I have one concern regarding the analyses of the second aim of the study i.e. the impact of group change on the positions of individuals in the networks. It could be that the social networks are always changing, and the observed changes in individuals’ positions in the groups with social/enclosure change is just an artefact of ongoing dynamics in the networks of highland cattle. I feel that these analyses would be stronger if the authors compared the changes in metrics of the individuals in the groups with “exogenous” change to the changes (or not) of the metrics of the individuals in the groups without the "exogenous" change as a “control”. This would better show that the observed change in network position is due to the change in group composition and not due to “background” change in individuals’ positions through time. For example, a direct comparison could be made between Rob group’s 2nd observation periods and Rol group if Rol group’s data were broken into similarly-sized time periods. The same could be done for Rob group’s second and third changes (enclosure change) with Nie and Stu groups in the same period. Since the authors suggest there is no difference between seasons in the cattle's behaviour, the “control” periods wouldn't necessarily have to be directly comparable with regards to the period of study.

Some minor comments (see attached pdf for more specific comments): Could the authors elaborate on the predictions? Some of them seem to be stated without an explanation as to why the particular prediction was made.

Was the following prediction (from p5) tested?: “Resident individuals, i.e. those who experienced the arrival of a newly transferred individual in their group, should be less impacted than those being transferred”

Were rates of aggression quantified after transfers? If so, could the authors use these data to "test" their recommendation from Discussion section c. that transferring juveniles with an adult would result in “smoother” transitions / integration of individuals? The sample may be small, but it could provide anecdotal support for this recommendation.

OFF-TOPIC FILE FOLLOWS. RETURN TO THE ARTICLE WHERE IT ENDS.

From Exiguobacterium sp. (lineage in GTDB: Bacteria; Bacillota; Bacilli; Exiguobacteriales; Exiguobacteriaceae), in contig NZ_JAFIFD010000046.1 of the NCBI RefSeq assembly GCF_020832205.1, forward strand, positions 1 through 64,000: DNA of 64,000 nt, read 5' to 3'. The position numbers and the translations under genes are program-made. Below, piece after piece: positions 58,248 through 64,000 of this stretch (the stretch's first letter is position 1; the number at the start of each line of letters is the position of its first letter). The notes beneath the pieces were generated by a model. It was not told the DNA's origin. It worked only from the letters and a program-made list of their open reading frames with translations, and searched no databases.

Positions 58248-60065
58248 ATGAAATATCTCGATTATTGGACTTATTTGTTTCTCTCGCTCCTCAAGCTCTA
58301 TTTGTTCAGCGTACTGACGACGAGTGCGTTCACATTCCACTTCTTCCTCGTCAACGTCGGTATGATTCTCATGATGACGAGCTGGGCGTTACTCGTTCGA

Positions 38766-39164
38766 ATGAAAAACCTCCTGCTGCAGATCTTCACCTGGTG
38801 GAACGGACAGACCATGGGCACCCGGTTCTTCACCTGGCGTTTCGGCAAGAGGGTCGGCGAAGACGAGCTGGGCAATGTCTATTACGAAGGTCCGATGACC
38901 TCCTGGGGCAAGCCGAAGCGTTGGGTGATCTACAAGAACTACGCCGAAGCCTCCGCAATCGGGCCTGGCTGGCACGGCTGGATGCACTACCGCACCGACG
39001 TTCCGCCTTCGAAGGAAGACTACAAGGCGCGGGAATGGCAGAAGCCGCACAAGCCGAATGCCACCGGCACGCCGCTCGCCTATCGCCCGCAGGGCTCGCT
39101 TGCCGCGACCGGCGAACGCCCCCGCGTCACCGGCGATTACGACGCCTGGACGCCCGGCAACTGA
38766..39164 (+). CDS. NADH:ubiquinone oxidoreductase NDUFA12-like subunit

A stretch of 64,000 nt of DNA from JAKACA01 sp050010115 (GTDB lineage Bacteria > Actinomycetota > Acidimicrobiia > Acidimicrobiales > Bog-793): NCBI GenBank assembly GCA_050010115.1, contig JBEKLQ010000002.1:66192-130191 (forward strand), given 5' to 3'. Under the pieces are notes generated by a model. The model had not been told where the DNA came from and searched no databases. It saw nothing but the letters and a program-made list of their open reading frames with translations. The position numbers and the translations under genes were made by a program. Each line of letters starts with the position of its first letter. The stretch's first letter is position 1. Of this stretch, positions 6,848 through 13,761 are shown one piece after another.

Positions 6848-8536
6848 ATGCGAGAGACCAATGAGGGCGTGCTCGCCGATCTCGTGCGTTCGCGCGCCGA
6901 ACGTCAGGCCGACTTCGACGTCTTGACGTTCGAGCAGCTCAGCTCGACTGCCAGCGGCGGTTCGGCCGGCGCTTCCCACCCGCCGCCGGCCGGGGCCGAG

P4. Females are not the philopatric sex in all primates (e.g. chimpanzees). Consider rephrasing this sentence.

P7. This merits of the nearest neighbour or gambit of the group approaches depend on the question being asked: if one is interested in disease / information transmission, it is irrelevant if individuals A and C are in proximity because they are associated with each other or not, but that they can share disease / information because of their mutual association with B. It may be worth mentioning that the nearest neighbour approach is appropriate for this kind of study that aims to determine individuals’ preferred associates rather than dismissing the gambit of the group approach, which can be a useful rule.

It would be easier to follow the manuscript it the numeration of the subsections in the Discussion matched the analyses that were done or were not enumerated in a similar format as that in the Methods section i.e. a, b, c, etc.

Figure 1 is very useful. It requires a legend (e.g. do the forward, back and vertical strokes indicate a different type of change? Why are these different for the different groups? c.f. vertical strokes for enclosure changes for Rob group but bull departure for Nie group). The dots were not red in my version of the manuscript—either the figure or the legend needs to be updated. Finally, I think the solid line of the Rob group in the white, non-observation period should be a dashed line, if I’ve understood correctly.

Tables and Figures need titles as well as descriptive legends.

Table 3: can remove “(just one sex)” after “NA” throughout the table because this is explained in the legend.

Figure 2 may be more useful if a change in at least one group is shown (preferably 2), in addition to the network exemplars shown.

The legends of figures 3 and 4 seem reversed.

Figures S1-5 could appear as 1 supplementary figure with S1 at the top (new panel “a”) and S2-5 (panels “b-e”) in a grid below. Table S1 is not a Table. These could also appear as one graph with panels a-d

Reviewed by anonymous reviewer, 2018-06-25 13:03